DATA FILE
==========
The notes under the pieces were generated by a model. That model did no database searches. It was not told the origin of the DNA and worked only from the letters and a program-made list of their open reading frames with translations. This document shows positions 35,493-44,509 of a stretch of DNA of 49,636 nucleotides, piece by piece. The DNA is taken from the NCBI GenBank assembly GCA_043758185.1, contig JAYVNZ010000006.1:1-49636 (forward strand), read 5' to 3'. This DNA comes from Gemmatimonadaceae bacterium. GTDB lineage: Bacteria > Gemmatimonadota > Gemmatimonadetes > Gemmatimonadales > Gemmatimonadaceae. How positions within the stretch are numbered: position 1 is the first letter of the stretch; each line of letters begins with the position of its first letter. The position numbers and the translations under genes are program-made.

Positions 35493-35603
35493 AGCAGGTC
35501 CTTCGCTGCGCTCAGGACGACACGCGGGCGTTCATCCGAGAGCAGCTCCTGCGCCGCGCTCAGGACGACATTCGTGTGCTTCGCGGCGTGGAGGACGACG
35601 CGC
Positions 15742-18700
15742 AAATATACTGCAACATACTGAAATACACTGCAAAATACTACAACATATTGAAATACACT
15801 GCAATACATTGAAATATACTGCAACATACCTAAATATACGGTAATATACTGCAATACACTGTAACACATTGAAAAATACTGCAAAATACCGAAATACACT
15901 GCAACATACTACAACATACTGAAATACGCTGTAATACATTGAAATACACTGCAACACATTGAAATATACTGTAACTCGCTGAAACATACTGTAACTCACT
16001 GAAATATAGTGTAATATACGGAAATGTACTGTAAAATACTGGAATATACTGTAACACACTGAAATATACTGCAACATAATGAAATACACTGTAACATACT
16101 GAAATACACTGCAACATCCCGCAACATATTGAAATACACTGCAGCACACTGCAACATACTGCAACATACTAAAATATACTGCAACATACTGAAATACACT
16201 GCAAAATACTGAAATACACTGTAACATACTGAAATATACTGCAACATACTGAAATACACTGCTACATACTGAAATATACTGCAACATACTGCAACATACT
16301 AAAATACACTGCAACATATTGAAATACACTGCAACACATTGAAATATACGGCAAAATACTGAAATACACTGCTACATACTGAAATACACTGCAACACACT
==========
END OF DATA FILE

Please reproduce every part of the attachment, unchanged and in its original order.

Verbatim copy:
The notes under the pieces were generated by a model. That model did no database searches. It was not told the origin of the DNA and worked only from the letters and a program-made list of their open reading frames with translations. This document shows positions 35,493-44,509 of a stretch of DNA of 49,636 nucleotides, piece by piece. The DNA is taken from the NCBI GenBank assembly GCA_043758185.1, contig JAYVNZ010000006.1:1-49636 (forward strand), read 5' to 3'. This DNA comes from Gemmatimonadaceae bacterium. GTDB lineage: Bacteria > Gemmatimonadota > Gemmatimonadetes > Gemmatimonadales > Gemmatimonadaceae. How positions within the stretch are numbered: position 1 is the first letter of the stretch; each line of letters begins with the position of its first letter. The position numbers and the translations under genes are program-made.

Positions 35493-35603
35493 AGCAGGTC
35501 CTTCGCTGCGCTCAGGACGACACGCGGGCGTTCATCCGAGAGCAGCTCCTGCGCCGCGCTCAGGACGACATTCGTGTGCTTCGCGGCGTGGAGGACGACG
35601 CGC
Positions 15742-18700
15742 AAATATACTGCAACATACTGAAATACACTGCAAAATACTACAACATATTGAAATACACT
15801 GCAATACATTGAAATATACTGCAACATACCTAAATATACGGTAATATACTGCAATACACTGTAACACATTGAAAAATACTGCAAAATACCGAAATACACT
15901 GCAACATACTACAACATACTGAAATACGCTGTAATACATTGAAATACACTGCAACACATTGAAATATACTGTAACTCGCTGAAACATACTGTAACTCACT
16001 GAAATATAGTGTAATATACGGAAATGTACTGTAAAATACTGGAATATACTGTAACACACTGAAATATACTGCAACATAATGAAATACACTGTAACATACT
16101 GAAATACACTGCAACATCCCGCAACATATTGAAATACACTGCAGCACACTGCAACATACTGCAACATACTAAAATATACTGCAACATACTGAAATACACT
16201 GCAAAATACTGAAATACACTGTAACATACTGAAATATACTGCAACATACTGAAATACACTGCTACATACTGAAATATACTGCAACATACTGCAACATACT
16301 AAAATACACTGCAACATATTGAAATACACTGCAACACATTGAAATATACGGCAAAATACTGAAATACACTGCTACATACTGAAATACACTGCAACACACT